Creamfields 2013 review

'A rave extravaganza, Creamfields is the dance mecca'

Creamfields 2013 review

Photographer:Claire Elshaw

Claire Elshaw - 27 August 2013

As the August Bank Holiday signals the end of the summer for many, festival goers are eager to ring every last drop of musical bliss out of the remaining events. So whilst rock aficionados are heading to Reading and Leeds, those who want to rave are descending on Cheshire for the annual Creamfields extravaganza.

Boasting a line-up of great DJs, dance bands and even A list Hollywooders, anyone who’s ever fancied dancing in a field is overwhelmed with the choices on offer.  Friday sees the grounds throw their doors open to the early birds who are keen to get a head start on the partying.

But it’s Saturday when things really start heating up. With so many stages to choose from its hard not to get paralysed by indecision. Bondax (6) prove a reasonable option over in the Skream and Benga tent.

The major treat of the day comes in the early evening. None other than Idris Elba (10) is gracing the decks over in the Toolroom. Proving that he is just a big a draw behind the decks as on the silver screen, the crowds spill out of every side of the tent.

Unfortunately the same can’t be said of Major Look (5), who seem to be putting as many punters off as they are drawing in. ‘Hush Your Gums’ and ‘Heart Attack’  fail to impress.

As the day bleeds into the night the big guns take to the stage. The Prodigy (9) are on the North Stage, pumping tunes out like their lives depend on it. Thrashing out the likes of ‘Breathe’, ‘Firestarter’ and ‘Omen’ with even more energy than the kids in the audience, they really show their metal and they’re mental. The only issue is not really one they can do anything to rectify. Whilst they are loud, really loud, for punters stood away from the front and out of direct line of a speakers there is some sound bleed from the other stages. A problem that reoccurs in several places all over the weekend. The only solution offered seems to be to make the sound even louder. Well that works for Avicii (8) headlining the South Stage, which is so loud it’s almost possible to listen to that set and The Prodigy simultaneously. Which is great for multitasking, and those indecisive folk who couldn’t make their mind up on who to see, but is also a little mindbending.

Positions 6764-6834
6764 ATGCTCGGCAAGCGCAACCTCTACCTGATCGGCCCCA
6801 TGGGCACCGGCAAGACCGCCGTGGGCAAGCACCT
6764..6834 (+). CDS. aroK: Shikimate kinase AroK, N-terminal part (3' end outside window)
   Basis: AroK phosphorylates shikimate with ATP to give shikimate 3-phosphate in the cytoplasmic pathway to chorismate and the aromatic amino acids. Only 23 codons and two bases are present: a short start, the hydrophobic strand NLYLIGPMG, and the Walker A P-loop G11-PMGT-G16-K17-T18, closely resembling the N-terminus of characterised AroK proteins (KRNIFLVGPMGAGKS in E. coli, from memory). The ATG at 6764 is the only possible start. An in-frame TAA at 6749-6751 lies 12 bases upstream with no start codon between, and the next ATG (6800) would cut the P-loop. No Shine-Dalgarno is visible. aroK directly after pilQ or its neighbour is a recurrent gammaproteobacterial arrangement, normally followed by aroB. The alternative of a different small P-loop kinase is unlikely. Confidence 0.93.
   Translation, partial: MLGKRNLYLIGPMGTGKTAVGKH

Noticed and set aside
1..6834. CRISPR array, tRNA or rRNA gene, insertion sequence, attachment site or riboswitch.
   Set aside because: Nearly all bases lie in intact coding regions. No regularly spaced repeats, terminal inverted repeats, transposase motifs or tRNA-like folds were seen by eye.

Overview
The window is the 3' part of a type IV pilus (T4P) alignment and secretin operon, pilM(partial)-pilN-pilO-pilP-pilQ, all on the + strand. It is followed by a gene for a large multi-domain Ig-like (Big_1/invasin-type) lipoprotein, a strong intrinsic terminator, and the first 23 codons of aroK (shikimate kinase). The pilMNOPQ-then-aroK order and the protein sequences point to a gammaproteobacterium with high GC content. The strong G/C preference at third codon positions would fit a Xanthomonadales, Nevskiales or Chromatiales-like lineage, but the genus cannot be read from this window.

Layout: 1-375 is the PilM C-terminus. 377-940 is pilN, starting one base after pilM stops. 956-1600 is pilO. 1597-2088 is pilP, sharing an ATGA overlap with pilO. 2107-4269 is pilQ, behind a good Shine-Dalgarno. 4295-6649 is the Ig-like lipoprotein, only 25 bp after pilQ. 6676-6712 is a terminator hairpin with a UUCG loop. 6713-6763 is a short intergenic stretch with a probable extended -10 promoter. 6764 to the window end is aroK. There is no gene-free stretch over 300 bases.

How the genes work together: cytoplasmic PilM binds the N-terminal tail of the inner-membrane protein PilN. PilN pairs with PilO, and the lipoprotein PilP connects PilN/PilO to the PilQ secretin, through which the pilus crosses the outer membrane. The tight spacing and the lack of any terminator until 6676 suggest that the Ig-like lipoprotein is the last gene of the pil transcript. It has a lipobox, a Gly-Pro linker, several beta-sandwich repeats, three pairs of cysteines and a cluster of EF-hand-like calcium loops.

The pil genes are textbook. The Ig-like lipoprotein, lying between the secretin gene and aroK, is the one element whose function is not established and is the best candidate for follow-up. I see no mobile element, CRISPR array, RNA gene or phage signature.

Sunday is the final day of the festival, and despite a couple of days hard raving the punters are still in fine fettle. This may be in part due to the relief of making it to Sunday this year, after last year sadly got washed out in the summer of endless rain. No such problems for 2013 as the sun beats down whilst the likes of Chuckie (8), Eddie Halliwell (7) and Otto Knows (7) head to the stage, although as their sets are indoors you would hardly notice. Out in the fresh air Steve Angello (9) is really getting the best out of his crowd, putting on a dazzling show of pyrotechnics, fireworks, streamers and pumping tunes.

Paul Van Dyk (9) shows he’s still got style and energy on the Cream stage, whilst David Guetta is late, late, late. The stage screens announce he’s had flight delays.  So many of those waiting joined the throngs already gathered to see Tiesto (10). Colourful and vibrant as always, he takes the crowd along on a magical musical journey.

David Guetta (8) eventually turns up, and the warm welcome he’s given shows there are no hard feelings for his tardiness.  This is hardly surprising as Guetta is now such a regular Creamfields performer he’s practically part of the furniture, his shows are always a visual spectacular.

Whether its strobing, exploding or blaring out at over 122dB; Creamfields is a bit of a sensory overload. Good job it’s on a Bank Holiday, as there’s another day off work to go, a chance for the more delicate revellers to recover in a darkened room somewhere. 

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Browse our full Bank Holiday weekend festival coverage here.


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